As we journey on the via-positiva and the via-negativa we find ourselves entering into the via-creativa. Each of us is transformed into the true self or the self we were created to be. We begin to see ourselves dump the programs we automatically run in our lives and the automatic thoughts that guide us. We realize that these things came from a defense mechanism we set up for ourselves as we were navigating life. Although important and needed for us to survive in society and in our culture, this defense mechanism does/did not come from God. Rather it came/comes from the many super-ego voices we encountered such as parents, teachers, and experiences of society both positive and negative. An easy way to understand this might come from looking at prejudice, racism, and nationalism. These are things that are taught to us and certainly don’t come from God, yet they go into forming our personalities and false-selves which end up not serving us nor the Kingdom of God very well if at all.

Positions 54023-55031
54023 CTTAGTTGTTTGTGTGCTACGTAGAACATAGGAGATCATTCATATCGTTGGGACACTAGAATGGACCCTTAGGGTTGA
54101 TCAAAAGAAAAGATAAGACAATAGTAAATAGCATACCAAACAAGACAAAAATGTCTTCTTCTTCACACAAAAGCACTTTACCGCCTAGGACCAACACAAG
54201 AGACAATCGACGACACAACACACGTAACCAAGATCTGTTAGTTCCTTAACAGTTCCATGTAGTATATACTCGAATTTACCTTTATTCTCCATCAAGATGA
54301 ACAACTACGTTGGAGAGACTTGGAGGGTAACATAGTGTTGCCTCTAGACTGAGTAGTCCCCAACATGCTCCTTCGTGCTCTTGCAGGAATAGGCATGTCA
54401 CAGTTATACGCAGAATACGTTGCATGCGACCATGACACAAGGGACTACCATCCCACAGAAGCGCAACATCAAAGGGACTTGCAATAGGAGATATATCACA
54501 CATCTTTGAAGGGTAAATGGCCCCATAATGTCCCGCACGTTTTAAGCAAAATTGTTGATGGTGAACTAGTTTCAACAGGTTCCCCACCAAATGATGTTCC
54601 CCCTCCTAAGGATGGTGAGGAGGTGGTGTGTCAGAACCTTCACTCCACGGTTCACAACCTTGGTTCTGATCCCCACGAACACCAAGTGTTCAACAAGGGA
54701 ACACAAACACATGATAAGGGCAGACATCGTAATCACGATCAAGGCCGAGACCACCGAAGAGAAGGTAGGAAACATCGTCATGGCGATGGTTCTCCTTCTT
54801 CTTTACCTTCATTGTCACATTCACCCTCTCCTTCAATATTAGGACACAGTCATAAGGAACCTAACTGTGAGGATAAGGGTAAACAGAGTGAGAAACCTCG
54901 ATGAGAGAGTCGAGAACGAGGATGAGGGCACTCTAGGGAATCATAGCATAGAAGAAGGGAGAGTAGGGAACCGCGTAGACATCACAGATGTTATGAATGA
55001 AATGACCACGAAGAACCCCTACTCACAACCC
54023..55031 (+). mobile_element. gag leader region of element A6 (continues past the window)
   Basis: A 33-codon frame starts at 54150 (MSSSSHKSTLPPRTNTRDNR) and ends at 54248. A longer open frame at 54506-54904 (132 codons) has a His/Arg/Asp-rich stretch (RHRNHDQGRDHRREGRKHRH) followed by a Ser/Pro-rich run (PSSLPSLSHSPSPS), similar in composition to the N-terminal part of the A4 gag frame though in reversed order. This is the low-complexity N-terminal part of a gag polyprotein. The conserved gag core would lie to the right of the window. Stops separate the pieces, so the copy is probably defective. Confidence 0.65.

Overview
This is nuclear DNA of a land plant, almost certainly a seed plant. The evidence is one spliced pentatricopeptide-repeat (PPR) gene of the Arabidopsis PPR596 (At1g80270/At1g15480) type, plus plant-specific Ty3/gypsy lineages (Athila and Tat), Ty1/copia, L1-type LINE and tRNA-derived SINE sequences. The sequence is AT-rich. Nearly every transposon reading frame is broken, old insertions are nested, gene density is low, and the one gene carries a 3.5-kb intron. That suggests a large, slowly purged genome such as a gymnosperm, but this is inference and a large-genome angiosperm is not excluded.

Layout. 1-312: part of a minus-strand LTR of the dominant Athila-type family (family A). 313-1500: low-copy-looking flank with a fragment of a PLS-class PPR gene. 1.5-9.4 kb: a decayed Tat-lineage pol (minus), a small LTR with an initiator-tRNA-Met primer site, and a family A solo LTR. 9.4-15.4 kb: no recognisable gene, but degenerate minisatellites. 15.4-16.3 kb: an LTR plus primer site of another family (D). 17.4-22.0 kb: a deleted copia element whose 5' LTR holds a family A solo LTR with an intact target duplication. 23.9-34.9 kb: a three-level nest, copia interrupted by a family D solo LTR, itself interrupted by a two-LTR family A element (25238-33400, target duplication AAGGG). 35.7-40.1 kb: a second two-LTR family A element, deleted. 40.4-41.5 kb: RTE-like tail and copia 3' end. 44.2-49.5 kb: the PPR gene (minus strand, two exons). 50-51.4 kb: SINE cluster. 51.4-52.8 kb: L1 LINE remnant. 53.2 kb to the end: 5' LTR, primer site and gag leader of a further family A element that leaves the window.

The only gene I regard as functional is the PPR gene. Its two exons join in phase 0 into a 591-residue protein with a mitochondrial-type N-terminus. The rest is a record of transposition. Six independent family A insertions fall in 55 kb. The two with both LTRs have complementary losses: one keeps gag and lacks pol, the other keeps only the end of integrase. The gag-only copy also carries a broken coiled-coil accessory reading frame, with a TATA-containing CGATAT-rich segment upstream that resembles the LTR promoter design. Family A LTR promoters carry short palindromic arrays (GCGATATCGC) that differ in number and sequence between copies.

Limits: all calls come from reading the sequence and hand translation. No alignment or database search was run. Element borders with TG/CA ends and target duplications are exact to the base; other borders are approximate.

This leads us to the via-transformativa, which is God’s desire for us. Creation within each of us, the earth, and the Cosmos begins to be transformed into God’s vision (Kingdom of God) with our help. God invites us to be co-creators with God. Did you hear that…Co-Creators!!! The via-creativa changes our whole perception of creation, of work, and of life for that matter. When we are co-creators we learn that we can be in touch with God and others through the arts and through our work. We find that our work should be much more than a job...that it is a vocation. In that way we serve God’s desire for, ‘Thy Kingdom come, Thy will be done on earth as it is in heaven.’ You see, we actually come to play a part of building the Kingdom of God in the here and now. Salvation is not something we sit around and wait for because we said some magic words…Salvation is in the here and now as we release our false self. As you read the entries, see if you can place them in one of the four paths. I will mention some along the way, and remember they can overlap.